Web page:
Worrying at times is likely an unavoidable part of life. We may worry about money, about our health, about the future of the country, about what others think of us, about what will happen to our family when we are gone, etc. However, when worrying fills up most of our time, when we cannot relax or enjoy life because of excessive worries, when others tell us over and over that we worry too much, or when worries are irrational and persistent, therapy may be very useful. Therapy can help people manage and minimize worrying. In many cases, worrying may be a way of avoiding actually having to solve problems, or a way of avoiding thinking about a particular situation, person, impulse or need we do not want to think about. Worrying may also be a way to express anger, fear, or depression. Worrying can be a habit learned in childhood.
Therapy for worry can probably lessen our worrying, and help us know how to manage when we do worry, but it won’t eliminate worrying. Frequent worry may be associated with obsessive-compulsive or other anxiety disorders. Worrying about completely irrational fears without recognizing they are irrational may indicate schizophrenia or another psychotic disorder, or may occur during the manic phase of bipolar.
Frieda, 11, worries constantly about her school work, the health of her pet cat, and the weather, among other things. After a few therapy sessions spent in play, themes in Frieda’s imagination unfold: Suppressed anger, scary monsters, going to heaven. A family history reveals her father’s struggle with alcohol and anger, and her mother’s reliance on religious faith to cope. Although her father is now sober, Frieda fears a return to the chaos of her early childhood, and copes by hiding in a world of religious fear and fantasy. Through play therapy, and facilitated conversation with her mother and father, Frieda begins to regain a sense of trust and the ability of herself and her parents to keep her stay safe.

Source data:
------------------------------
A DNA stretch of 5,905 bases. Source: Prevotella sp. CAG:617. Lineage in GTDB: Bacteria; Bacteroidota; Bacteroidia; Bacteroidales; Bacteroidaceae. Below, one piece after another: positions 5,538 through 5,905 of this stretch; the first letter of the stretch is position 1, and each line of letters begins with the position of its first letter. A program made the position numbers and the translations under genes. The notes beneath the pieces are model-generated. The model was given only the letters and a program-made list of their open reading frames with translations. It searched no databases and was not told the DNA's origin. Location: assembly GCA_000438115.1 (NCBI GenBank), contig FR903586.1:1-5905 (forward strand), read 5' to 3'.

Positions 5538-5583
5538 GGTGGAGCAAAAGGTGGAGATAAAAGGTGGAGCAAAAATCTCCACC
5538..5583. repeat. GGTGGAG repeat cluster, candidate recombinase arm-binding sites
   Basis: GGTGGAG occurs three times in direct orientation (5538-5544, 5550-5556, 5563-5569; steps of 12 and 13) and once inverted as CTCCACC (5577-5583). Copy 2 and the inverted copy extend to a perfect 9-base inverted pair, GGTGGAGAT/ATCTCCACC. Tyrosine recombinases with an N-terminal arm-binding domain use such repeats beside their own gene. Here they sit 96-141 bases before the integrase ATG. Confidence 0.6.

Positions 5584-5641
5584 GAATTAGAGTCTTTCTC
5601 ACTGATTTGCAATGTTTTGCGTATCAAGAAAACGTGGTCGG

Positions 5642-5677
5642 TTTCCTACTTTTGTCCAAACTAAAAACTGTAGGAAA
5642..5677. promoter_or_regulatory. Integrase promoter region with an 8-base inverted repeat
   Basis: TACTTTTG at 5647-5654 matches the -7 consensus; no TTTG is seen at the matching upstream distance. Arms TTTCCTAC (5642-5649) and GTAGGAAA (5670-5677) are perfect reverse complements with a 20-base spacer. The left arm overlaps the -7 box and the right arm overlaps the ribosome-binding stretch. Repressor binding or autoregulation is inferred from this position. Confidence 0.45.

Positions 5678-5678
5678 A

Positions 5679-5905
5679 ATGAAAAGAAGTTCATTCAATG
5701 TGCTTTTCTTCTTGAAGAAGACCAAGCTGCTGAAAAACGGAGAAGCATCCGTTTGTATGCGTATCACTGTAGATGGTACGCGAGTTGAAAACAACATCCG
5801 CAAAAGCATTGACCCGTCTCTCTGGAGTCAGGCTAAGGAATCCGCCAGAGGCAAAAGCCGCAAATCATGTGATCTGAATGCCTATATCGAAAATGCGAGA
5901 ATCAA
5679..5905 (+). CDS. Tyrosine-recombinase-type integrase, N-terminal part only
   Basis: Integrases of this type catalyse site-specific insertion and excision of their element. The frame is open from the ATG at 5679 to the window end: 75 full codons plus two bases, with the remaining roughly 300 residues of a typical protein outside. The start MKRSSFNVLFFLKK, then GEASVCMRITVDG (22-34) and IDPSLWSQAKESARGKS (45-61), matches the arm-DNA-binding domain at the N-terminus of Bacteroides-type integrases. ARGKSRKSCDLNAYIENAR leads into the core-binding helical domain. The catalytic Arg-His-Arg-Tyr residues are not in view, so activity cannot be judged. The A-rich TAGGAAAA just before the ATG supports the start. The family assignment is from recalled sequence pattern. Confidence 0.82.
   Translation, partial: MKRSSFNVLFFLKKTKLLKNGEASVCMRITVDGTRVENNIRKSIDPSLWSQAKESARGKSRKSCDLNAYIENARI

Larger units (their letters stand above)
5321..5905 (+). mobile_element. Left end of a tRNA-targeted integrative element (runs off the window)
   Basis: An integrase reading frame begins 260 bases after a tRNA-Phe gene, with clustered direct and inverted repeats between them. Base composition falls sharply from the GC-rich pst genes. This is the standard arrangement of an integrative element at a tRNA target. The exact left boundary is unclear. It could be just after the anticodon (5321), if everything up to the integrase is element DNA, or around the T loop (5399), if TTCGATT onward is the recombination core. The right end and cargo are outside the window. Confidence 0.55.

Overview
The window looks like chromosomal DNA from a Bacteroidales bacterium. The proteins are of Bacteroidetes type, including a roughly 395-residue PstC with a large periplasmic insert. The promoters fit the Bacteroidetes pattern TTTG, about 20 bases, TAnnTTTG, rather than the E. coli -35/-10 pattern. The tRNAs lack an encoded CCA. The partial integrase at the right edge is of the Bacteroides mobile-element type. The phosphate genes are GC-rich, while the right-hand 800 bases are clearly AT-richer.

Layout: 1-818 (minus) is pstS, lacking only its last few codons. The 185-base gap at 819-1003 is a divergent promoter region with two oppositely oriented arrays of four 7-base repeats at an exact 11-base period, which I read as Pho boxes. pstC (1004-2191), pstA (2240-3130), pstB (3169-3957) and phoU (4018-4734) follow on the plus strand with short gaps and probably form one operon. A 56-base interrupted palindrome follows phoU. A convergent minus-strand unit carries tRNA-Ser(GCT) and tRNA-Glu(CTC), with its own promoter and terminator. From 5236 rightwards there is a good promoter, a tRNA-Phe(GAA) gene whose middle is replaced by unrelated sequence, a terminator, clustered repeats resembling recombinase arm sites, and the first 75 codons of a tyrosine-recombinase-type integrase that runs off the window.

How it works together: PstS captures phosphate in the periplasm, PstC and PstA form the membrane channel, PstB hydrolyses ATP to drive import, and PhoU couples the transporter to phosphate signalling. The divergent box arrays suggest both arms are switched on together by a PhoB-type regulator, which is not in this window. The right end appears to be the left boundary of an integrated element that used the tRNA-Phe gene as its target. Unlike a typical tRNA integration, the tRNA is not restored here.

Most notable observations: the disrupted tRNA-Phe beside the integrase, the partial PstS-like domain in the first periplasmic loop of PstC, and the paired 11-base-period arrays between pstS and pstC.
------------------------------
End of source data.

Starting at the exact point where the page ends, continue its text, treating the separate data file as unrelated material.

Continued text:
Jordan, 50, takes a leave of absence from work to deal with his excessive worrying. He is a “perfectionist” and very self-critical if he completes any work assignment less than perfectly. Therapy helps him recognize his deep need to please his parents, which has turned him into a workaholic. Getting Jordan in touch with his own needs and desires helps him to move through his fear of failure and allow himself to enjoy life.
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Last updated: 06-23-2014